In this age governments, corporations and political entities have huge piles of data. These groups wish to use their information to advance of their various causes.
Information is power, and people should be extremely worried about the misuse of information in this age.
Unfortunately, our culture has not had a good substantive debate about the role that information should play in our society.
In the current superficial debate the media frames concerns about misused information as "privacy rights." I find this frame misleading.
Political players use the call of privacy rights in attempts to regulate the flow of information. Sadly, the political players who appoint themselves are protectors of privacy rights often do little more than throw up blocks for competitors while they continue to use the information for their political and financial ends.
A truly substantive debate about information in our society would start by looking at the information (and not a claim to a fictitious right). We should start by looking at the ownership and flow of information.
For example, a fundamental question is if the flow of information is highly centralized or if it is well distributed.
This issue of centralized control of information is far more important the vague and contentious issue of "privacy rights."
Centralized systems have single points of failure. In general people are safer when the information flows through highly decentralized systems.
The frame of "privacy rights" creates a false illusion. Highly centralized systems tend to have more lawyers than distributed networks, so we think they do a better job protecting "privacy rights." In reality, people are safer if they own the data and the data is held closer to home in a distributed network.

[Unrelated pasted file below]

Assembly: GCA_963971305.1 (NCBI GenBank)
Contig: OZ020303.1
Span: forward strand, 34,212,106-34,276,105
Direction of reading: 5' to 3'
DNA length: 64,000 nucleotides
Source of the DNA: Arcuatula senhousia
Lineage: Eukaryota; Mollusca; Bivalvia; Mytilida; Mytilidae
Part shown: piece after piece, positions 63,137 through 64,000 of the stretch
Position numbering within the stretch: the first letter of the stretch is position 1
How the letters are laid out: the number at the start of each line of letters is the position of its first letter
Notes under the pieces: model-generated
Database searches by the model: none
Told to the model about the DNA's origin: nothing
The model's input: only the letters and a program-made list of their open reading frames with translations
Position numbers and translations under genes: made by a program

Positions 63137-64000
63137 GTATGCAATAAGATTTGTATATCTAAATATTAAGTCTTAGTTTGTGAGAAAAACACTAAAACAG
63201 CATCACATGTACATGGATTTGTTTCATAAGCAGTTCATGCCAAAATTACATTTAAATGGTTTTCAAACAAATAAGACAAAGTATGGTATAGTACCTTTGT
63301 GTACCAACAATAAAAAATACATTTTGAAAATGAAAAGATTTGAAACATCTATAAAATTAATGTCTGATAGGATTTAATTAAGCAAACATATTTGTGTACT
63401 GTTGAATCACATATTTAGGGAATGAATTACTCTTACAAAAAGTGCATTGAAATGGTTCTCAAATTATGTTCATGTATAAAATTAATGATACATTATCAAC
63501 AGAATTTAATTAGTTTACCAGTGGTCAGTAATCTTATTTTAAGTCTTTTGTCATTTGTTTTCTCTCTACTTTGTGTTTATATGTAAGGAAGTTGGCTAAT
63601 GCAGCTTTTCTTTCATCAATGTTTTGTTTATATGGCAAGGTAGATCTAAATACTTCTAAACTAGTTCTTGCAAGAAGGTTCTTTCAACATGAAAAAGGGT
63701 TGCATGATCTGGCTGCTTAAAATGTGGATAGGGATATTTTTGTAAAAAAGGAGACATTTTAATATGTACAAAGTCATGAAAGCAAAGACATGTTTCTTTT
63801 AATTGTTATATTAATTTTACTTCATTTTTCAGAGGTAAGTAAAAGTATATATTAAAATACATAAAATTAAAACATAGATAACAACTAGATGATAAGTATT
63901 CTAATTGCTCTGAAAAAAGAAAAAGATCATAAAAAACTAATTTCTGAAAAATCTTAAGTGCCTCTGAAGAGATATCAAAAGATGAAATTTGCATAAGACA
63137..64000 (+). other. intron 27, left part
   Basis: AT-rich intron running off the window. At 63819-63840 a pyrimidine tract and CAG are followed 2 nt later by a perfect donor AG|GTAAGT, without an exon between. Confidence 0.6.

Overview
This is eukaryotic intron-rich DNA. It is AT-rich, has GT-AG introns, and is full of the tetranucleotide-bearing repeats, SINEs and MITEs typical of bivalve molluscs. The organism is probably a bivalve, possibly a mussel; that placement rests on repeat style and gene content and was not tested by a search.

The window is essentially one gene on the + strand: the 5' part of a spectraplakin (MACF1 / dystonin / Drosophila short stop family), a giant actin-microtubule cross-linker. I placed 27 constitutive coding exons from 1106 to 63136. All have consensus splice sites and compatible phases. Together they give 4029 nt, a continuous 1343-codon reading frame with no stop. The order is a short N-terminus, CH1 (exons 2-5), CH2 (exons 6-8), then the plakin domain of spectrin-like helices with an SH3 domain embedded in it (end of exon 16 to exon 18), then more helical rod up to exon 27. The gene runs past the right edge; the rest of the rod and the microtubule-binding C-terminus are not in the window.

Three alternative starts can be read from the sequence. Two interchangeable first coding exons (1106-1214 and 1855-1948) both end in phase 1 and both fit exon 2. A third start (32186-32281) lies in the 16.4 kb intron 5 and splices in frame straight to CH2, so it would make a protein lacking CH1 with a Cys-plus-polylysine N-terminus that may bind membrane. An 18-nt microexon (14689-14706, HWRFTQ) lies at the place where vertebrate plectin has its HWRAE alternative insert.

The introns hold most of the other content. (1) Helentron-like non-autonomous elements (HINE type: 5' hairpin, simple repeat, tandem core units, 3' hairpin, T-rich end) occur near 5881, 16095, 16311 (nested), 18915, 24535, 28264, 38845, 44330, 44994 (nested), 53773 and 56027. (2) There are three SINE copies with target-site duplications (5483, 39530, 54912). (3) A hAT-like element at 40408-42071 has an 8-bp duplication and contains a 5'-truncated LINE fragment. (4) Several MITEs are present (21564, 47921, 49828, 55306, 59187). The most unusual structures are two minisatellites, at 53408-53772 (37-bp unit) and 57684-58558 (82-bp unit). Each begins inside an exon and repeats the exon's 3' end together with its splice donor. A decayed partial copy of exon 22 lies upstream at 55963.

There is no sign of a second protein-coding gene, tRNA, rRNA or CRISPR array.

The key to creating a robust distributed network that empowers the people is the ownership of the data. Our current system treats our financial information as proprietary data owned by the government and financial firms.
If we saw people as the primary author of their lives and recognized that the people are the primary owners of their personal data, then we could create a system in which the data is held closer to home in a distributed network.
The flow of information is the common theme in both my work in health care and tax reform.
To explain my ideas, I need to jump in real quickly with one absolutely fundamental observation. The observation is that information follows the flow of money. This happens because money itself it nothing more than a little blip of information.
If you look at your checking account and it says you have $84. This is just a blip of information. When you use money to pay your phone bill, we see a flow of information about your spending.
Since money is information, talking about the flow of money is the same as talking about the flow of information. The flow of information has a real world impact.
In health care, money is held in a pool. When you receive care, money flows from the pool to the care provider. The information about your care flows from the care provider back to the pool. This system cuts people out of the flow of information about their health. Although we are spending record amounts of money on health care, the fact that we just cut people out of their care means we become less healthy.
In the tax system, money flows from your employer to the government in the form of payroll withholdings.
The flow of the money and information is going from large centralized groups to other large centralized groups. Individuals are sidelined in this process. This twisted system decreases the status of the people.